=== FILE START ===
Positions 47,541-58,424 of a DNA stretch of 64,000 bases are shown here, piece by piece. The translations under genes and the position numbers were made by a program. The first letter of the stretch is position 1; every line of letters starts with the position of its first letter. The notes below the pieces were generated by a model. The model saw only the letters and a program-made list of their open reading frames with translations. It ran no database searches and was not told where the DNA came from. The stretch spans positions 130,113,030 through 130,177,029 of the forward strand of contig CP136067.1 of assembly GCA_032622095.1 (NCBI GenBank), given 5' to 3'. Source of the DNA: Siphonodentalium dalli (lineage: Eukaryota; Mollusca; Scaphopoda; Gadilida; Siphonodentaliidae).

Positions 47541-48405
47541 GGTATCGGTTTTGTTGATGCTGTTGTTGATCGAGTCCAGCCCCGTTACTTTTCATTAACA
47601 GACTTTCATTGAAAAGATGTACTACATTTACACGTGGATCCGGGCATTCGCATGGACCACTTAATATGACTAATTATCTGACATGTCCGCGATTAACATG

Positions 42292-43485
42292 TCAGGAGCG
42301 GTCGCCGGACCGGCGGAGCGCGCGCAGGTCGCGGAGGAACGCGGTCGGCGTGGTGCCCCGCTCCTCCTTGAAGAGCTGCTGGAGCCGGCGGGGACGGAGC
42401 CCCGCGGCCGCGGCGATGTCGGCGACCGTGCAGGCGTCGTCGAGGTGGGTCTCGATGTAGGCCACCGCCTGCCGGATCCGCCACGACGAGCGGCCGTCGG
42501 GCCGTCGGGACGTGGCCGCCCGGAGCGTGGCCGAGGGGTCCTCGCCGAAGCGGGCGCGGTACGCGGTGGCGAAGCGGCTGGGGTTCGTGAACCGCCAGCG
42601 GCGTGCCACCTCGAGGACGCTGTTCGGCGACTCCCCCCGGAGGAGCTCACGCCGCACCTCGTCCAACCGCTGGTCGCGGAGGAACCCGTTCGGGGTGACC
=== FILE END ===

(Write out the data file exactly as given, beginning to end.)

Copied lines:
Positions 47,541-58,424 of a DNA stretch of 64,000 bases are shown here, piece by piece. The translations under genes and the position numbers were made by a program. The first letter of the stretch is position 1; every line of letters starts with the position of its first letter. The notes below the pieces were generated by a model. The model saw only the letters and a program-made list of their open reading frames with translations. It ran no database searches and was not told where the DNA came from. The stretch spans positions 130,113,030 through 130,177,029 of the forward strand of contig CP136067.1 of assembly GCA_032622095.1 (NCBI GenBank), given 5' to 3'. Source of the DNA: Siphonodentalium dalli (lineage: Eukaryota; Mollusca; Scaphopoda; Gadilida; Siphonodentaliidae).

Positions 47541-48405
47541 GGTATCGGTTTTGTTGATGCTGTTGTTGATCGAGTCCAGCCCCGTTACTTTTCATTAACA
47601 GACTTTCATTGAAAAGATGTACTACATTTACACGTGGATCCGGGCATTCGCATGGACCACTTAATATGACTAATTATCTGACATGTCCGCGATTAACATG

Positions 42292-43485
42292 TCAGGAGCG
42301 GTCGCCGGACCGGCGGAGCGCGCGCAGGTCGCGGAGGAACGCGGTCGGCGTGGTGCCCCGCTCCTCCTTGAAGAGCTGCTGGAGCCGGCGGGGACGGAGC
42401 CCCGCGGCCGCGGCGATGTCGGCGACCGTGCAGGCGTCGTCGAGGTGGGTCTCGATGTAGGCCACCGCCTGCCGGATCCGCCACGACGAGCGGCCGTCGG
42501 GCCGTCGGGACGTGGCCGCCCGGAGCGTGGCCGAGGGGTCCTCGCCGAAGCGGGCGCGGTACGCGGTGGCGAAGCGGCTGGGGTTCGTGAACCGCCAGCG
42601 GCGTGCCACCTCGAGGACGCTGTTCGGCGACTCCCCCCGGAGGAGCTCACGCCGCACCTCGTCCAACCGCTGGTCGCGGAGGAACCCGTTCGGGGTGACC